The problem was that I loved the process of discovery so much that I couldn’t stop. It became a compulsion that I still fight to this very day.

For example, I needed to find out the names of countries during medieval times. That was easy. One click and a detailed map popped up. But then I needed an island in Europe, maybe off the coast of Spain. There are islands but I didn’t recognize the names.

I typed in an old name and research appeared! How wondrous! How clever! How enchanting.

But that wasn’t getting me any further than where I currently am.

I moved on to sample names of cities. That was an endless source of information.

What about names of rivers? Mountains?

What was the weather like? How did that influence clothes worn? What kinds of shoes did people wear back then? What did they ate and drink? How did they entertain themselves?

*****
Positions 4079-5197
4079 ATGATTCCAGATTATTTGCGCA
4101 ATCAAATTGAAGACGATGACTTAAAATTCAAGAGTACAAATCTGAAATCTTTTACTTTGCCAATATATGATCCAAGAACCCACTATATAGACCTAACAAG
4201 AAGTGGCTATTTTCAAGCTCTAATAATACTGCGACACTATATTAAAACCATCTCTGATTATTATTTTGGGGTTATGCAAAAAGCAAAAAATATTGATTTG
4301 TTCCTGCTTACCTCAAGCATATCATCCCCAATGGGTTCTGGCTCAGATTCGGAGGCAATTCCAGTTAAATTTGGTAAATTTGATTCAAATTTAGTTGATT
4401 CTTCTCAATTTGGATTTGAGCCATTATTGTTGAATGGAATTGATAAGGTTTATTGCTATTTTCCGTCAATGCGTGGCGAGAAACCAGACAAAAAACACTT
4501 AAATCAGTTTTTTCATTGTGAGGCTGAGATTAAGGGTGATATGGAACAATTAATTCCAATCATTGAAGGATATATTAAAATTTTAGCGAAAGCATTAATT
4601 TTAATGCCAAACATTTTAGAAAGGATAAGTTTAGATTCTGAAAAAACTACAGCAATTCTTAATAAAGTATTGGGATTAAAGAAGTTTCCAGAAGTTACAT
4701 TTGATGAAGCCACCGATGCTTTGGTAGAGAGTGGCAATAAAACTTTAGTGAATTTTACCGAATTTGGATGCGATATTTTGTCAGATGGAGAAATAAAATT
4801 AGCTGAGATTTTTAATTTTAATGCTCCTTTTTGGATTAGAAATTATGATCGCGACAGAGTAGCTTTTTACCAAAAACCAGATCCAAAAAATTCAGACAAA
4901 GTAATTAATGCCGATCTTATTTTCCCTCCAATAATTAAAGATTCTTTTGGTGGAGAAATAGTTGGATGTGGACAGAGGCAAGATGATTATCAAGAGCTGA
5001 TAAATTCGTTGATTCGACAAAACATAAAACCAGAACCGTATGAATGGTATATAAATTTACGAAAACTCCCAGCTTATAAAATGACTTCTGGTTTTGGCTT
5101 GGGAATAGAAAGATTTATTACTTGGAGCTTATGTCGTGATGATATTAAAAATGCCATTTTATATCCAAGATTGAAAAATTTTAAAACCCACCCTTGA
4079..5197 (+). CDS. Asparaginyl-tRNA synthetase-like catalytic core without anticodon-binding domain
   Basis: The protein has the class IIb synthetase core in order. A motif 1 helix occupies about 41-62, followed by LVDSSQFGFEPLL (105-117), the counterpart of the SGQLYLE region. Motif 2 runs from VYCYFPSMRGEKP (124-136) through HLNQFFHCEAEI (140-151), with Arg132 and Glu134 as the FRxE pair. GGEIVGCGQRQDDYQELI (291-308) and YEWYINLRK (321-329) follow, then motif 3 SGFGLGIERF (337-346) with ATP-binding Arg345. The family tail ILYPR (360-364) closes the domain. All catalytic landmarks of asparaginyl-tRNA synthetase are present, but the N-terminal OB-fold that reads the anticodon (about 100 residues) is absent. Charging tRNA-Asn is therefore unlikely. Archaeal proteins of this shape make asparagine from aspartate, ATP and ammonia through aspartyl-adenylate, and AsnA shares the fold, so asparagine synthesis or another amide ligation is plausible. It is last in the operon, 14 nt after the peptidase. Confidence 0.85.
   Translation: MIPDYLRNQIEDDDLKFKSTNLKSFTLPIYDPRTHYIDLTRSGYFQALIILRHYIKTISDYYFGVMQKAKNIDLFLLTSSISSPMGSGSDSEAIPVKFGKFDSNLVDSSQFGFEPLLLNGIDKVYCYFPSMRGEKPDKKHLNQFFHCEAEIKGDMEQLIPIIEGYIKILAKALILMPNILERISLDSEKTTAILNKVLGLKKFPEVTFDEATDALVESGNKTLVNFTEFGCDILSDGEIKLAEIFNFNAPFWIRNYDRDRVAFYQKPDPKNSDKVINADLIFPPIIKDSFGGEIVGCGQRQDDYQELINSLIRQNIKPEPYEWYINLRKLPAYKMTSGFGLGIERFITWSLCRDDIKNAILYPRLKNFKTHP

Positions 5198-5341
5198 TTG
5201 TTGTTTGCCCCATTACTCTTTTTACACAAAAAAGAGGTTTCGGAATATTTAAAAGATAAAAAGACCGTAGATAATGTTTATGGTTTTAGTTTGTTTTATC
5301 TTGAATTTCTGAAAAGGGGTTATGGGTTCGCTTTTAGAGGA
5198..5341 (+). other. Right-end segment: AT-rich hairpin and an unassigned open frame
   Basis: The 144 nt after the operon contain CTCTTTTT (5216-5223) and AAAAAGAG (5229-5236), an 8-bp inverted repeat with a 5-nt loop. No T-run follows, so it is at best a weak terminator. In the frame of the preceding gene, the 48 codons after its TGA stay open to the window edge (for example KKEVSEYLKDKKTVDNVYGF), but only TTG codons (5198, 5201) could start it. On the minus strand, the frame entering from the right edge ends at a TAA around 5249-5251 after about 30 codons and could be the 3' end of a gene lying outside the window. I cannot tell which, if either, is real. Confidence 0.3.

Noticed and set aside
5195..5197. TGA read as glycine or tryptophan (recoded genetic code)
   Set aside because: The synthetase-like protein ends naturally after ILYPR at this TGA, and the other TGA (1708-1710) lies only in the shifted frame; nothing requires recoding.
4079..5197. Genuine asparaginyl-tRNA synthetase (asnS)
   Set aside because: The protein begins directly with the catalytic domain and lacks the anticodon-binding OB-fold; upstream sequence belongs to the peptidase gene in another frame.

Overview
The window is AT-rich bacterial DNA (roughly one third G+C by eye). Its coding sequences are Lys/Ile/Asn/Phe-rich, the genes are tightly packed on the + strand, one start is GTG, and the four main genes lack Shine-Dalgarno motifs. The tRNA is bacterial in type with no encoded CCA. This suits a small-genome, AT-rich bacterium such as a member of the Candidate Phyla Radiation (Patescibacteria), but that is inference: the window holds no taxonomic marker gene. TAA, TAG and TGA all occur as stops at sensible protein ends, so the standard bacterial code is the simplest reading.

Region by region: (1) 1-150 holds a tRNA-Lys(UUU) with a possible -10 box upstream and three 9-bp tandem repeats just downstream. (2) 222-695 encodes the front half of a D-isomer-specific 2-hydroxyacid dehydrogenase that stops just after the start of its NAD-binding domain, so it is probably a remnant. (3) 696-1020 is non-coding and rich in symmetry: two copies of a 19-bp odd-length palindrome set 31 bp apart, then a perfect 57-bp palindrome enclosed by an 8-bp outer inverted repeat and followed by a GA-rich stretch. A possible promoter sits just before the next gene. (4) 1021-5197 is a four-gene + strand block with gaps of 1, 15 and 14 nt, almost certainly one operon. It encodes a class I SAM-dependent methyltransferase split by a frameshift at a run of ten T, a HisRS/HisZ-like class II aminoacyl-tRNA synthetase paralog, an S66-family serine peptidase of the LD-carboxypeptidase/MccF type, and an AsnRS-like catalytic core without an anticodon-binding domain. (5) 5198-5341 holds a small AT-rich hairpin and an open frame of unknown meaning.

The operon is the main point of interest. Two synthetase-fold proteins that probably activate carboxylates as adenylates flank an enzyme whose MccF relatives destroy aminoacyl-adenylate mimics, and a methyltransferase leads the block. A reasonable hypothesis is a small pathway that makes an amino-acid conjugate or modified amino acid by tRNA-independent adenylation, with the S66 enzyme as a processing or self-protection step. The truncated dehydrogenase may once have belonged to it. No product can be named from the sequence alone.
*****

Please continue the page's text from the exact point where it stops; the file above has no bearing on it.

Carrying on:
I got stuck in this cycle of discovery that lead me from one topic to another.

When my eyes got tired, I forced myself to stop research.

But then I moved on to another project: fining a recent photo of my daughter. That meant opening folder after folder hoping to find something good enough to print. I didn’t find one, but I did discover images that were ten years old that I would never use for any purpose. They are now gone.

I sometimes wonder why I love research so much. I’ve analyze whether or not it’s a form of procrastination. Do I delve into these projects in order to avoid that which I should be doing? Or am I really engaging in productive work? It’s usually a little of both.

On the other hand I am a curious person. I love meeting new people so that I can learn what their life is like. Part of this is to weigh how my life measures up, the other is to expand my knowledge base. The more information you have stored away, the more conversant you can be.

When I catch myself researching I now force myself to pause and reflect. Do I really need that information in order to write the story I am working on? If yes, then I give myself permission to continue. If the answer is no, then I quit even though it’s painful to do so.